Can Marston’s ‘cathedral of brewing’ be described as craft?

By Pete Brown

- Last updated on GMT

Last but not yeast: Marston’s is the only UK brewer using the Unions
Last but not yeast: Marston’s is the only UK brewer using the Unions
The definition of craft beer is difficult to say the least so can an archaic, yet beautiful, brewing practice make one?

Is there anyone who isn’t bored to tears with the definitional problems surrounding ‘craft beer’?

I doubt it. Even though I remain obsessed by it – more from a philosophic and linguistic point of view rather than an industry one – each time I return to it, I do so with weary resignation and no little self-flagellation.

Pete Brown (2)

So why bring it up here, now, and inflict it upon my poor readers yet again?

The answer is that, every now and again, I still encounter a beer, a brewery, a flavour or a technique where I want to be able to use the word ‘craft’, because despite the many injuries it has suffered, it remains the best word to describe what you’re looking at, or tasting.

This happens to me when I visit Marston’s, and its unique, world-famous Burton Union rooms.

If you’re at all interested in beer beyond pouring it at the bar, you’ve probably heard of the Burton Unions. They’re archaic, outmoded, slightly ridiculous in concept, and uneconomical to run, which is why every brewer in Britain stopped using them decades ago.

Or rather, every brewer in Britain except one.

Marston’s makes a lot out of the fact it is the only remaining brewer to use Burton Unions, and rightly so. Because as well as being archaic and uneconomic, they are also a beautiful, magical and inspiring part of our brewing heritage.

Roger Protz’s oft-quoted description of the Burton Union room at Marston’s Albion Brewery in Burton-on-Trent is a ‘cathedral of brewing’.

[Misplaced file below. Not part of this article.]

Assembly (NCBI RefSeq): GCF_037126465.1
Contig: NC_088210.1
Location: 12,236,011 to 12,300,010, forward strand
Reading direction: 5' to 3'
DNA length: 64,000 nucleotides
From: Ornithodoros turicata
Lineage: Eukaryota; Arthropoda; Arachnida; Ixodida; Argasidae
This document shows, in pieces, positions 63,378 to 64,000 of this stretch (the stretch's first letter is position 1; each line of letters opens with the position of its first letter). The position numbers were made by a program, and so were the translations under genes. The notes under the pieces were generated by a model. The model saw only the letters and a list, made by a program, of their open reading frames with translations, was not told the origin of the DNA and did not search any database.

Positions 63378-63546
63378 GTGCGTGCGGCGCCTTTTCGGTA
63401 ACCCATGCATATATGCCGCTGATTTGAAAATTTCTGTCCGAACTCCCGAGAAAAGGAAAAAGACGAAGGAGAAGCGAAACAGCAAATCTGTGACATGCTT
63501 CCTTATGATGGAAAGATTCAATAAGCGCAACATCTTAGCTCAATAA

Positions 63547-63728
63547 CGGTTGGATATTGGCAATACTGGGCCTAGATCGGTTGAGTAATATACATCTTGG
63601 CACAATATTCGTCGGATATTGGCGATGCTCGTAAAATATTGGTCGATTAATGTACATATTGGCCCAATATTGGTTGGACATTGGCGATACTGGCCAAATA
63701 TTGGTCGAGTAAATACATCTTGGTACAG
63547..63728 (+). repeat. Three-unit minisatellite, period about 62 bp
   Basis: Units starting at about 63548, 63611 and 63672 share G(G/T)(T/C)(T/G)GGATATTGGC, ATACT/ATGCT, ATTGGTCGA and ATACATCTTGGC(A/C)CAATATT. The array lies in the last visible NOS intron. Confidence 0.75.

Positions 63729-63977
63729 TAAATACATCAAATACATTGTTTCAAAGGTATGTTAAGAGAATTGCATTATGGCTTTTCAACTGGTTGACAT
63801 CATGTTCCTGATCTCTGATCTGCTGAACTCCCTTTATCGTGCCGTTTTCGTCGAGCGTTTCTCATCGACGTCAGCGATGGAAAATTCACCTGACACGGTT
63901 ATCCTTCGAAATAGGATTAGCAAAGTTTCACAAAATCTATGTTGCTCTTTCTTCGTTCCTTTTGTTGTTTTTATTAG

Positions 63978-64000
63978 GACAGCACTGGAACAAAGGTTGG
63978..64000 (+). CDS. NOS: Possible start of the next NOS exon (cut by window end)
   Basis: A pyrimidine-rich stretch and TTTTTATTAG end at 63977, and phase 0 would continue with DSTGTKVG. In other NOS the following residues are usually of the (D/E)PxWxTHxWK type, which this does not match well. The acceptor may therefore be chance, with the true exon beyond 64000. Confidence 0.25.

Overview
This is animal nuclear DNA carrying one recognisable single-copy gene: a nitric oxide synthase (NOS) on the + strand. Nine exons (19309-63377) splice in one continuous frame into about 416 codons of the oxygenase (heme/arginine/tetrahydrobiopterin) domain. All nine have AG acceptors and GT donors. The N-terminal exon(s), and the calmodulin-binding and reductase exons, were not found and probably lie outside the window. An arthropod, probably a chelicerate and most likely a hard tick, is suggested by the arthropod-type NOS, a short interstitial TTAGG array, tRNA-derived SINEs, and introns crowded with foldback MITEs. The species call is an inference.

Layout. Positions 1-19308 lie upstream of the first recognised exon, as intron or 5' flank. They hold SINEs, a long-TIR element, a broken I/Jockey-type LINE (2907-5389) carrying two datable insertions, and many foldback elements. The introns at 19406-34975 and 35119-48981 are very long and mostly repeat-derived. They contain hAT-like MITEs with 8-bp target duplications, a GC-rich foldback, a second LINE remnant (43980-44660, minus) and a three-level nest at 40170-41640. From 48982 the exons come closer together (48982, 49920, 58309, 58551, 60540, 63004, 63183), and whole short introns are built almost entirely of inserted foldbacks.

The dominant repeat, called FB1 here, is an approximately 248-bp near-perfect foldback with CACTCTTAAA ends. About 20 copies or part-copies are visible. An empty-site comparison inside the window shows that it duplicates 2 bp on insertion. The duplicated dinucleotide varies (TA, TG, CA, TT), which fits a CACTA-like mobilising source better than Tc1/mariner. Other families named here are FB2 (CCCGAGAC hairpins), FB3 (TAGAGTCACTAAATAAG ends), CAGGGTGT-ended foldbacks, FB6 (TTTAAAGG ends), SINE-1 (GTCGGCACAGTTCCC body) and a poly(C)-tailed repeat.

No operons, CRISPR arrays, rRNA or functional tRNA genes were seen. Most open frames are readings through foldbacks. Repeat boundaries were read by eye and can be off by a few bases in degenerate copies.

My own, less-quoted soundbite is that it is the world’s most elaborate lava lamp, an adventure playground for yeast. Long lines of huge wooden barrels support a metal trough along their length. The action of the yeast in the fermenting barrels pushes the beer up swan-necked pipes where it drips, blobs and flows into the troughs. The beer runs back into the barrels, while the yeast stays in the trough.

Pete Brown (4)

Why use this production method?

Well, over time the answer changes. The consistent part is the yeast loves it. Marston’s Pedigree yeast is robust, healthy and is refreshed far less often that the others yeasts Marston’s uses in beers it brews that don’t go near the Union sets.

But does the process improve the flavour of the beer? When I asked this question a few years ago, the brewer showing me around said no – possibly because not all Pedigree is fermented through the Union system and this would imply some product inconsistency. Today’s answer is slightly different: there is a different flavour because the yeast behaves in different way, but all Pedigree is a blend of Union and non-Union fermentation, so the finished beer is consistent.

Soon, we’ll have the opportunity to try to spot a consistent characteristic of the flavour created by Union fermentation: for the first time in living memory, a beer other than Pedigree is bubbling away in one of the Union sets.

Horninglow St (named after the site of the first Marston’s brewery) is a new range of limited edition bottle-conditioned beers that will be boxed and individually numbered. The first beer, released this month, will be a traditional Burton-style IPA.

As they show us around, there’s a sense of defensiveness when the Marston’s marketing team says this is about showing that “we can do craft beer as well as anyone else.” But I can understand why.

The perception among craft beer drinkers is traditional regional and family brewers do not and cannot make craft beer because they are long established and traditional, whereas craft is about being new, different, and almost exclusively American-influenced (never mind that these traditional brewers inspired the US craft scene in the first place).

Marston’s can never fit the mould of what we expect a modern, hip, craft brewery to look like. But if, as craft drinkers often claim, they’re rejecting image in favour of product integrity, ingredients and how the beer is made, then a small-batch beer that comes off the Burton Unions at Marston’s is a shining example of everything craft beer is supposed to be.

I hope Marston’s has the confidence to stick with its identity and rich craft tradition, and don’t line up a Milkshake IPA full of mango pulp as a future Horninglow St beer. I’m not sure the denizens of the Unions would enjoy that.

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